At the Arthouse

A 3D art movie that works: Cave of Forgotten Dreams shows that the technology can still wow

A 3D art movie that works: Cave of Forgotten Dreams shows that the technology can still wow

News_Cave of Forgotten Dreams_actors
News_Cave of Forgotten Dreams_cave
News_Cave of Forgotten Dreams_movie poster

Not every film attempts to locate the “birth[place] of the human soul,” and thinks that perhaps it’s found it. But when director Werner Herzog asks a paleontologist in Cave of Forgotten Dreams if that’s what the Chauvet cave in southeastern France, with its magnificent walls of paintings, represents, you don’t feel that the German director and cinematic adventurer is overstating the case.

Chauvet could well represent a kind of atelier where early man painted our humanity — our ability to represent animals, and not just be one of them — into being.

The cave was discovered in the mid-1990s by a trio of French spelunkers. They were overwhelmed by the 30,000-year-old (give or take) art they found on its undulating walls. And I use the word “art” advisedly. The depictions — mostly of animals, some of interspecies sex acts between man and beast — that these early humans created are anything but crude. One artist even left behind a series of handprints, presumably as a kind of signature.

The French government immediately closed the cave to everyone but a small group of investigators, but granted Herzog’s petition that he be allowed to bring a small film crew to join them.

Chauvet is obvious material for Herzog, who, in documentaries such as Grizzly Man, has explored life on various boundaries. Here he’s once again asking what it was like to live among bears — bear skulls litter the cave, and paintings of bears adorn the walls — and also among woolly rhinos (their former existence was a revelation to me) and wolves and horses. He’s asking what it was like to live on the edge of human time, when our “souls” were being created.

Or perhaps when we were in the process of creating them. Herzog’s question to the paleontologist is rhetorical, of course. How could a scientist — even one who used to be a circus performer, as one paleontologist here was — answer the “is-this-where-we-created-our-souls” query with anything but “I don’t know?”

Still, the question is thrilling, and the visuals that Herzog presents live up to its drama. I was skeptical at first about his use of 3D, which has come to seem like a crutch for filmmakers who, unlike Herzog, don’t really have any ideas. But without 3D the film would make little impact.

Herzog and his crew were restricted to using just a small camera and very low-level lighting, and they had to stand on a walkway built for the scientists a few feet away from the paintings. So in 2D the images might scarcely have registered, but with your glasses on the animal depictions are vivid (the cave was sealed off 20,000 years ago by a landslide, so its interior is pristine), and emotionally moving. They’re also “moving” visually, as Herzog points out that the artists’ ability to depict motion amounts to a kind of “proto-cinema.”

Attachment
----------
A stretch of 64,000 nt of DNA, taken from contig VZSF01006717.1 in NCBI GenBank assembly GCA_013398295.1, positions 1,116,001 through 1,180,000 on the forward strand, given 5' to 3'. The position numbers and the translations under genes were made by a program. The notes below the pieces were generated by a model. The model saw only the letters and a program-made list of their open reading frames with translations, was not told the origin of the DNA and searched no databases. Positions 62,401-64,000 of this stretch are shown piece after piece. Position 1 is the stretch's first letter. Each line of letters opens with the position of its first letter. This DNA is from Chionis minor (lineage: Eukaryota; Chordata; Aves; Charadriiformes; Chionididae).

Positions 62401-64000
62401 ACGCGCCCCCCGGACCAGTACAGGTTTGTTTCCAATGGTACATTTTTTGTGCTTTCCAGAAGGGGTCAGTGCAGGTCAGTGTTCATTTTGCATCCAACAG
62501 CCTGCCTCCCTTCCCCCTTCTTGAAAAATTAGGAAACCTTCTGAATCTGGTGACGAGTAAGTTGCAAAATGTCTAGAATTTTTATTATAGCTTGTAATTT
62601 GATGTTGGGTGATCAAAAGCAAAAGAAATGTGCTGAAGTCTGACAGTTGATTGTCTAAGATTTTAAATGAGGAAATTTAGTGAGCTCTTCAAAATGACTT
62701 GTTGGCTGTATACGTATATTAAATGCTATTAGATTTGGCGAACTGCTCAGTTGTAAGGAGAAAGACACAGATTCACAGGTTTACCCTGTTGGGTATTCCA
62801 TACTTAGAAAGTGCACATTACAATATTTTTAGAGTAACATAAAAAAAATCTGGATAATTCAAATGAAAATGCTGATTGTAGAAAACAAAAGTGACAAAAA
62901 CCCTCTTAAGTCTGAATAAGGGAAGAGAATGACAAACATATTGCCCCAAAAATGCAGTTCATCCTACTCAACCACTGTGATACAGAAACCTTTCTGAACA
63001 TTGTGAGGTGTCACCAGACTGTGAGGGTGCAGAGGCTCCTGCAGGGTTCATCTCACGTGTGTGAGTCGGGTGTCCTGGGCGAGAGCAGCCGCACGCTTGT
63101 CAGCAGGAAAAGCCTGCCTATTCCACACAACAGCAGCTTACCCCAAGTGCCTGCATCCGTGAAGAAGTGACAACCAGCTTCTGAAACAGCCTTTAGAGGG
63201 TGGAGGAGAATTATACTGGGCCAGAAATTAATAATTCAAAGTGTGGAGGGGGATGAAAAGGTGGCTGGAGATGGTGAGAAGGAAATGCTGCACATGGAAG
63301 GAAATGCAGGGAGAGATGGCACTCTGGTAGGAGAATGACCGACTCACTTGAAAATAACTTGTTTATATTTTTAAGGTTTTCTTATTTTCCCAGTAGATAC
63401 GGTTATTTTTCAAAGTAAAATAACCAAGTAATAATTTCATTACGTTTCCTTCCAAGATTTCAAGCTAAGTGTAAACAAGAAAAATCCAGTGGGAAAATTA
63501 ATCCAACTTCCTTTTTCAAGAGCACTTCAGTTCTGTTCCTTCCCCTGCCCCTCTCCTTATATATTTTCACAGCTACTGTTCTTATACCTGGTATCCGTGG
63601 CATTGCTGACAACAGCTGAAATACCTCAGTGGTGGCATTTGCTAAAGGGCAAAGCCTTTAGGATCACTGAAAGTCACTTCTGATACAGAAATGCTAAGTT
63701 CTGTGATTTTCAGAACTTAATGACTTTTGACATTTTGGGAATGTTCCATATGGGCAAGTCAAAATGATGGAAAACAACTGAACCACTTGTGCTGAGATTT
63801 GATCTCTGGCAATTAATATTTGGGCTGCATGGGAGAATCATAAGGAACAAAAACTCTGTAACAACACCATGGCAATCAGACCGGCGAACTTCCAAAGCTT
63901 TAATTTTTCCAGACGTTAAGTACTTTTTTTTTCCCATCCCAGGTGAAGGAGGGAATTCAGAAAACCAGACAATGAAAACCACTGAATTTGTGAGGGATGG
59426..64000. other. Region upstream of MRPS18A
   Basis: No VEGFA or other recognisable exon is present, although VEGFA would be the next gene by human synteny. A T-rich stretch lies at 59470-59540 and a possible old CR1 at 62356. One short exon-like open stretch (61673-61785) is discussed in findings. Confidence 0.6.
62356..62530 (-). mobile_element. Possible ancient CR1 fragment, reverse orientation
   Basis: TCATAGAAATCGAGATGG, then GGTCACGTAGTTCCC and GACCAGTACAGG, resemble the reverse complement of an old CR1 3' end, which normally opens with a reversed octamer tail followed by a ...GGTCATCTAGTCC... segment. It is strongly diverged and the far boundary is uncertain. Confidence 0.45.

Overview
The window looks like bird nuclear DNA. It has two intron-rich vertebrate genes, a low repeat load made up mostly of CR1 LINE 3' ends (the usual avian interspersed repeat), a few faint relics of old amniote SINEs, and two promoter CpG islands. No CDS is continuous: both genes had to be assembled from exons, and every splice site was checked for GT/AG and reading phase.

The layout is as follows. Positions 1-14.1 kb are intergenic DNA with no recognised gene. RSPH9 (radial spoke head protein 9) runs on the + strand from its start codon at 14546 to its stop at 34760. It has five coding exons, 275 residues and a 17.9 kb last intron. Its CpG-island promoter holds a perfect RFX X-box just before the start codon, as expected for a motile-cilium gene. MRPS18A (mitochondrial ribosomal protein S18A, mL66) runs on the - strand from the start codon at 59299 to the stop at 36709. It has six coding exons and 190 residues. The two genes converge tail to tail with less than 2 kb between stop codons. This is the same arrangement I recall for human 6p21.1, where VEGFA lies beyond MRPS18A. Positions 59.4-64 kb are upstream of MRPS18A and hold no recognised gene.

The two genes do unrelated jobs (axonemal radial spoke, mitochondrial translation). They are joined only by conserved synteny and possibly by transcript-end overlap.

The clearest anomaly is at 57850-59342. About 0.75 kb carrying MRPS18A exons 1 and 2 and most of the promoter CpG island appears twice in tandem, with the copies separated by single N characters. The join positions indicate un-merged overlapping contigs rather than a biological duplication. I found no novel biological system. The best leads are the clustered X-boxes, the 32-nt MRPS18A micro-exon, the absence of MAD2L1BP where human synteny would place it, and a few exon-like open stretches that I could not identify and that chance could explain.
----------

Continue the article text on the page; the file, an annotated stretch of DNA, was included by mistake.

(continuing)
3D also allows Herzog to trace the curves and nooks of the cave’s interior, and to let you linger over its stalactites and stalagmites. Taken together, the cave feels like a precursor to Gaudi, and is imbued with a haunting spirituality. When Herzog and some of the investigators say they feel they’re being watched by the spirits of those shamans and artists of so very long ago, you believe them.

Herzog leavens the heaviness with some playful moments, as when a perfume maker and amateur paleontologist looks for as-yet-undiscovered caves by literally sniffing for them. And one scientist’s attempt to launch a spear using millennia-old technology is good for a smile.

Most astoundingly, Herzog takes us to a nearby nuclear power plant, where the cooling water has been used to create a tropical habitat, complete with crocodiles, many of them albino. By showing us this profound transformation of the area, from the glaciers of long ago to the artificially created tropics of today, Herzog gives present-day Homo sapiens a specific place on the earth’s timeline.

Everything changes: the woolly rhino disappears to be replaced by a white crocodile. The glaciers melt into the tropics.

Where does that leave us? Good question. Perhaps a crocodile of the future will marvel at Herzog’s film.

--------

Cave of Forgotten Dreams is playing at AMC Studio 30.